The results of a related experiment that some of the same researchers later carried out with horses were released in July 2018. Surprise! It also turns out that horses are able to detect your happiness or fear.

According to a follow-up article published in the open-access journal Animal in November 2019, “These results are paving the way for further studies on human-animal communication through emotional chemosignals.”

The article noted that it is unclear whether the smell of these chemicals causes “an automatic emotional response or whether the emotional responses are learned.” ”.

I love dogs, I work with dogs as a professional pet sitter and dog walker, so I am aware of how frightening it can be to encounter an aggressive dog occasionally. The best course of action in these tense circumstances is to attempt to reduce the dog’s aggression:

Thus, despite the fact that you may smell frightened, the dog can tell you are not a threat from your body language. This could buy you some extra time for the dog’s owner to come and corral their pet or for assistance.

When you have a brief window of opportunity to try to repel an aggressive attack, use the example from above. Sometimes you don’t have the luxury of time, unfortunately. This past May, three dogs in my neighborhood broke out of their home and attacked a FedEx delivery person. The driver was taken to a nearby hospital, where she received medical attention for her wounds. Afterward, she was reported to be “alert but shaken. ” Officials noted, “It could have been a lot worse. ”.

When that happens, take the necessary action to escape and find safety. If you frequently walk in areas where you may encounter stray, potentially aggressive dogs, think about having an air horn or a deterrent spray with citronella in it with you.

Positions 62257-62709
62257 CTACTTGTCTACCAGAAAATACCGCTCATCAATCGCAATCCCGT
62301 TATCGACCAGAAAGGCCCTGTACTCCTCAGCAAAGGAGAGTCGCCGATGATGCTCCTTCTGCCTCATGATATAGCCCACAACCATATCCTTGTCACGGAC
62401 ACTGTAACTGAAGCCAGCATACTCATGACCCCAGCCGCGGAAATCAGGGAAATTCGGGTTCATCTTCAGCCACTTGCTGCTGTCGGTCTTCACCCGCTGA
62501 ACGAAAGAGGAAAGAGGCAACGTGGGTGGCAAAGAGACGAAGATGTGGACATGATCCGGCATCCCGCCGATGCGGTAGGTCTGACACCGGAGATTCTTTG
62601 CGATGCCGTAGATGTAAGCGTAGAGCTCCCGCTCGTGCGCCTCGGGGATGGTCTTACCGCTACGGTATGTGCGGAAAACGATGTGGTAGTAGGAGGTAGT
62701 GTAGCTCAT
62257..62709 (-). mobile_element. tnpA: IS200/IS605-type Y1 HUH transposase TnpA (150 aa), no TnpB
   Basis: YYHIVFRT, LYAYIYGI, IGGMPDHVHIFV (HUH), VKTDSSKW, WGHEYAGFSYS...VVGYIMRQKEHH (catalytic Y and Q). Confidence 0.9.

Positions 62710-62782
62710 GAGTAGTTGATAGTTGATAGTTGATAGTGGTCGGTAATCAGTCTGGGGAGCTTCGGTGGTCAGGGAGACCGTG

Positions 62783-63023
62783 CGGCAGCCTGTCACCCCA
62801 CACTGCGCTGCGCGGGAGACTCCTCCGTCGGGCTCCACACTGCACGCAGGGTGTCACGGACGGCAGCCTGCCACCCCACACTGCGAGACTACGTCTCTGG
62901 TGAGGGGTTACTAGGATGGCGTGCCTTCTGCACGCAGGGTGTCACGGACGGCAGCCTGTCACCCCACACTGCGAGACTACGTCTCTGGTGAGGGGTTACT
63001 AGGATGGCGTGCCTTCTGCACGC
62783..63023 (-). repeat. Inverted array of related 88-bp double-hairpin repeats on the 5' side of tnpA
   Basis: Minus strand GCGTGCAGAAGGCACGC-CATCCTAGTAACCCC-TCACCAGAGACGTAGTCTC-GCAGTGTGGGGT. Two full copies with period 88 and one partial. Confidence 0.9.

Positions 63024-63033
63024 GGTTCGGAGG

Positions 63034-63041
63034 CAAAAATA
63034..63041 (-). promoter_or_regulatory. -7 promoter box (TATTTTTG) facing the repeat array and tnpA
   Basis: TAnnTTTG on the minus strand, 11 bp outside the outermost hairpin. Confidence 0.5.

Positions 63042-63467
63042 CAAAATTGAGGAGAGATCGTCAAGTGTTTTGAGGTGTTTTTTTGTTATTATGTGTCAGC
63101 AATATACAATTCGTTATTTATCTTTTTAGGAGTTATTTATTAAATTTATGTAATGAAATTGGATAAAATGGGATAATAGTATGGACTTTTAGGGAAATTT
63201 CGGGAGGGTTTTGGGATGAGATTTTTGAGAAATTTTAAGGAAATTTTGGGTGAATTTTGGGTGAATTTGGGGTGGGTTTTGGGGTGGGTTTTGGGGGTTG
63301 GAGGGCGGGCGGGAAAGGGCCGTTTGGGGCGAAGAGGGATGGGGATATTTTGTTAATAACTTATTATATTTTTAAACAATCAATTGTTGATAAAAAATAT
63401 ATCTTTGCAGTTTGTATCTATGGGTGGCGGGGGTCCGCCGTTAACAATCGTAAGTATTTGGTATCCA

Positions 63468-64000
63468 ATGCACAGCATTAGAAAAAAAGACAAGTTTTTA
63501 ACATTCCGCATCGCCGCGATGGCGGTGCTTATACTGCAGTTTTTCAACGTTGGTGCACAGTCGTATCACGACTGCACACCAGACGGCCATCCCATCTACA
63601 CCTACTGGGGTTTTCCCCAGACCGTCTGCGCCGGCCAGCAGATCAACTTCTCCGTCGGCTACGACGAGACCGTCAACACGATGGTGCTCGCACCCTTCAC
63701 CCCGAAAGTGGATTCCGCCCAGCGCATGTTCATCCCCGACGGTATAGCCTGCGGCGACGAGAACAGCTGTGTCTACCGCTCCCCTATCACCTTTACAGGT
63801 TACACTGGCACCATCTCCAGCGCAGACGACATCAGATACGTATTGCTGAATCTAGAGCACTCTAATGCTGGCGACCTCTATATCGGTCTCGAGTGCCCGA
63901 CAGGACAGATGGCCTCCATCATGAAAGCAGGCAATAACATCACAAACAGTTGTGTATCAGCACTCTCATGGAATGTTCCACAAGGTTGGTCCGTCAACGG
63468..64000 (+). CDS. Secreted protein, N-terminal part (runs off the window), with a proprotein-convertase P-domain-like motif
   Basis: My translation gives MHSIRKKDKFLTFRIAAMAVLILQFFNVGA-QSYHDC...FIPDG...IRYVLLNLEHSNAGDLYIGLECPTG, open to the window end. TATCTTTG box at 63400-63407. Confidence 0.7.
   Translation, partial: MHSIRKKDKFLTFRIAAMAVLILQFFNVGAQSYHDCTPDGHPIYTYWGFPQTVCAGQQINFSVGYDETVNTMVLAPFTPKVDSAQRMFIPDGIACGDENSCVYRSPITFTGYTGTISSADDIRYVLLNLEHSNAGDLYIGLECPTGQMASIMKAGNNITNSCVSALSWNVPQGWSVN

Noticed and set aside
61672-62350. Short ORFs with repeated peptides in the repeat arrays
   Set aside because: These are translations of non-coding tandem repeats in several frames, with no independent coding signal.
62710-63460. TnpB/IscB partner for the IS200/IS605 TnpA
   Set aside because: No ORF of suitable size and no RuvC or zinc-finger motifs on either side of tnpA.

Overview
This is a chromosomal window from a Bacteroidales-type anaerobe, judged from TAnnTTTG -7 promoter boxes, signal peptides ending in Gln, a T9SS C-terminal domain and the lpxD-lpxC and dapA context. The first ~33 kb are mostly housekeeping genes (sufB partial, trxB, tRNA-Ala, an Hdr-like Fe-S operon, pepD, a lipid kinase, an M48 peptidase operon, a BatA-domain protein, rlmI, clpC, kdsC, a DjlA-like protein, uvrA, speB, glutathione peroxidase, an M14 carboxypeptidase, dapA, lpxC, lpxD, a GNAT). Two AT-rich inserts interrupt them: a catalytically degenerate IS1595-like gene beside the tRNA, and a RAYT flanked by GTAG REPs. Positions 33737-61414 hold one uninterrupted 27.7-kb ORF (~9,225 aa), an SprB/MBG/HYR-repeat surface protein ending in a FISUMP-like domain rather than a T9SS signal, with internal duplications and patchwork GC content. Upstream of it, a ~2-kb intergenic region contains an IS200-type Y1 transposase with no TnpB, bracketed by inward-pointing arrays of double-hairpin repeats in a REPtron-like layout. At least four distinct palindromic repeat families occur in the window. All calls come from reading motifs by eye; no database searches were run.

Remember to “do your best to remain calm so as not to escalate the situation with your own panicked behavior” when interacting with an aggressively approaching dog, suggests dog trainer Stephanie Colman.

Everyone feels fear. It’s impossible not to be afraid. Through chemicals released by the brain, your body odor will reflect your emotional state. And dogs do pick up on that fear. But you can keep some of your control by acting in the right ways.

The History Behind Dogs Smelling Fear

Do dogs know when someone is afraid of them?

It turns out that the adage that “dogs can smell your fear” has a scientific basis. It’s usually used to tell someone they need to act tough or brave lest what they fear realize how scared they really are. But it’s more of a misconception than a myth.

People sweat when they are frightened, and when their adrenaline is pumping, they release a pretty distinct odor. Therefore, when someone claims that a dog or other animal can “smell your fear,” they actually mean that they can “smell what your fear is making your body produce.” “.

In a way, this strange myth holds true because dogs can definitely smell your chemical changes and detect your body language if you’re afraid of them.

Do dogs know when someone is afraid of them?

Dogs cannot literally smell the emotion of fear, but they can detect when a person’s body odor or composition changes as a result of how they are feeling.

For instance, when people are scared or anxious, they frequently sweat, which has a smell that dogs can easily recognize. Additionally, when our hormone-filled smell of adrenaline pumps up, we emit it. Dogs, who have a sense of smell measured in parts per trillion, may not be able to detect this scent, but they can easily detect the scent of adrenaline.